Psychosocial support honours the psychological, social, emotional, spiritual and cultural essence of each individual.  In my experience it’s striking how patients sometimes provide the platform for supporting themselves through their approach to life.  From maintaining their humorous outlook, to showing compassion towards others or how their family is experiencing the diagnosis.  So often a patient will look past their pain – albeit physical, emotional or social – and display a sense of courage and humour leaving us with hope and an appreciation for life’s trials and tribulations.

  From the humorous warning of a patient to younger girls that she is 16 children richer because her husband told her to ‘show me your love’ when she was young and innocent, to a patient who despite her own discomfort makes sure her elderly mother-in-law is washed daily and wounds are dressed.  All of this encapsulates how that positive ‘MAKE DO’ attitude is one of putting aside ones own concerns and ensuring others are comfortable.


Private Palliative Care

  The private homecare need is growing in the community and we have the skills to help.  Medical aids have acknowledged that palliative care is an essential service and there are patients who can afford additional professionally supervised homecare beyond what our free service can provide.  We have appointed a professional nurse to supervise community caregivers to care for patients in their homes; this does not however exclude the free palliative care service when indicated.  All income from the private homecare service is used to support the free service. 

  Sr Maxie Marais says: ‘I am really appreciative of the generosity (hartlikheid) I receive from the patients and their families as they welcome me into their homes; it feels as though I become a friend.  The shared trust and respect is very heart warming, it makes me smile.  I am sometimes amazed at the lack of understanding people have as to the hospice scope of work, many people think that we only look after cancer patients, but it is certainly not so.  I am very confident that we deliver a quality service in the home as I always have the team to consult with who support me and the carers in our role.  It is comforting to know that we have the knowledge and skills to provide good home care’.


Palliative Chronic Care

  Care for patients suffering from a life threatening or life limiting condition (HIV, TB, Heart Disease, Diabetes, renal failure, old age etc.).   Symptom control, medication adherence, physical care, psychosocial care and health literacy needs are addressed.  The team is managed by a professional nurse and supported by staff nurses, auxiliary social workers and community caregivers.  Preventative and promotive health are an essential part of this care service as knowledge around illness and the management  could prevent the illness and its progression.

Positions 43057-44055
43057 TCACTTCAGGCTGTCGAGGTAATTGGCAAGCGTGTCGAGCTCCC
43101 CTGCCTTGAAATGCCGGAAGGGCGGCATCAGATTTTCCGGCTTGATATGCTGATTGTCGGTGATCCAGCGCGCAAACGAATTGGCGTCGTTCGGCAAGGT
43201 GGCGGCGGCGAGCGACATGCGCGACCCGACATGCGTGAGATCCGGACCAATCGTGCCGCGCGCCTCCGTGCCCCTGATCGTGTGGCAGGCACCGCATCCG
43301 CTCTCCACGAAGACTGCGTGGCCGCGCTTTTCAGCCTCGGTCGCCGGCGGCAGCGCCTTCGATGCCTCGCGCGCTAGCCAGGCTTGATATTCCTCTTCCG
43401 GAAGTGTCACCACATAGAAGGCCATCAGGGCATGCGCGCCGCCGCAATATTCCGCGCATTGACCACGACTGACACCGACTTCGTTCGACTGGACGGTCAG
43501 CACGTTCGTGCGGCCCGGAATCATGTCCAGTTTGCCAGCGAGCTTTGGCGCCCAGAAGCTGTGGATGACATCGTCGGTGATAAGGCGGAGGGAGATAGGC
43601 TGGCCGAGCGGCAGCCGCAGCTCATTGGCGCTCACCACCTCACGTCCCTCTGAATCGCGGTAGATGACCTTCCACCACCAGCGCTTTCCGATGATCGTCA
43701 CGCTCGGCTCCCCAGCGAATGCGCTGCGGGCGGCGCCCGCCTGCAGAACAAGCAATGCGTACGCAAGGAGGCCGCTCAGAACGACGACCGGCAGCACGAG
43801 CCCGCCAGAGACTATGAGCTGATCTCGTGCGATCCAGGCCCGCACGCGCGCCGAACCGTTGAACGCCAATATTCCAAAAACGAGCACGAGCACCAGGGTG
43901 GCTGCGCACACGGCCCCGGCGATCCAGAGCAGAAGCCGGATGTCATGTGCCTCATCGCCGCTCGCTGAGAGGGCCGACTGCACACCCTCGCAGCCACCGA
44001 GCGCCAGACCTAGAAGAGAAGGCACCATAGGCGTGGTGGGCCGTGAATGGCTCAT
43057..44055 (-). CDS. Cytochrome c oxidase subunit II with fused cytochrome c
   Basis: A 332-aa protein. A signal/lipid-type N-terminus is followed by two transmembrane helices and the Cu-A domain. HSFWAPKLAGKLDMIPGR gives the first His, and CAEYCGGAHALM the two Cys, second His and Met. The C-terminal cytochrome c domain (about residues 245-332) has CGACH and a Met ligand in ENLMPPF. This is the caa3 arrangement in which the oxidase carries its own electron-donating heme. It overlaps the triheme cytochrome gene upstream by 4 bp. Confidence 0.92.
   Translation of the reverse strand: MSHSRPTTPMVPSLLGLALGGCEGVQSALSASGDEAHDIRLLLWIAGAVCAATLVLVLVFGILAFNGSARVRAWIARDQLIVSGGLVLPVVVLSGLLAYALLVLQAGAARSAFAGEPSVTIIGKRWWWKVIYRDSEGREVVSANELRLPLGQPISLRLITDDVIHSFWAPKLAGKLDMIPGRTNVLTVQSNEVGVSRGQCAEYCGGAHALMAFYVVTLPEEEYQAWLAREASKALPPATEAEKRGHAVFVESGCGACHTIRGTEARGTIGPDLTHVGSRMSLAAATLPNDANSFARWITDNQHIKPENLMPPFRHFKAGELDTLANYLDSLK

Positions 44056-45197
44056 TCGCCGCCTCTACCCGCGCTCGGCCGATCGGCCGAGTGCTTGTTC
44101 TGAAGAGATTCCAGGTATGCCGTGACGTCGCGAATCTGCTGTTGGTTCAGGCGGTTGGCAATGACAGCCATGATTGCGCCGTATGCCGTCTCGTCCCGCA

Laurika Beukes the Interdisciplinary Care Co-ordinator writes:

In June this year my journey at DPH commenced in to role of co-ordinating the interdisciplinary team.  Even though I lead the team I am certainly not its head as the patient and family are the drivers of our care.  Our role is to provide care in such a way that patients are enabled to make informed decisions.  This process is facilitated through:

  • Gaining a better understanding of the employees’ strengths and scope of practice to delegate tasks appropriately.
  • Promotion of open communication within the interdisciplinary team to ensure transparency and quality patient care.
  • Creating equal opportunities for all interdisciplinary team members to facilitate equitable decision making and fair resource distribution.
  • Providing practical and emotional assistance and appropriate support to ensure an effective interdisciplinary team.

 Drakenstein Palliative Hospice is already an amazing organisation and I am grateful for the opportunity to make my contribution. 


Thank you for supporting Hospice

  Hospice was again the recipient of the Gigi Passerini and Ferris Terblanche Golf Day at Wellington Golf Club and Ernest Massina organised a First Resident’s Golf Day at Pearl Valley.  Both events originated from personal hospice experience and a wish to contribute to the work.

 Thank you to our community and friends who rescued us! Funding has been exceptionally difficult in the past year, we did not know how we would make our budget and at one time we were considering scaling down our operation, but through support we will continue to positively impact on may lives. 

The 4th annual La Capra Goat Run in aid of Hospice took place on 5th of October, at Fairview.  It was sponsored by Assics and managed by the event organising team Pieter & Ellane Van Wyk, along with their farm manager, Donald Mouton. 

   The annual Vital Spring Classic will take place on 22nd November at Boschemeer, this has been such an important part of our funding for so many years, it is a wonderful partnership.

   The service clubs Paarl Round Table, Drakenstein Rotary and Franschhoek Valley Rotary and their sponsors have donated infrastructure and partnerships have developed through the Diemersfontein Spring Walk and the Grande Roche event, PopART, MCMiqlat, Khula and the Drakenstein Health and Wellness Forum. 

                Our friends in Norway, the Koteng family, SpareBank, Vigdis and friends have all contributed significantly.  Locally the Retief Family, Tim Allsop and Podlashuk Trust made significant contributions.

   The private palliative care and hospice shops are becoming key to sustainability. Thank you for your support.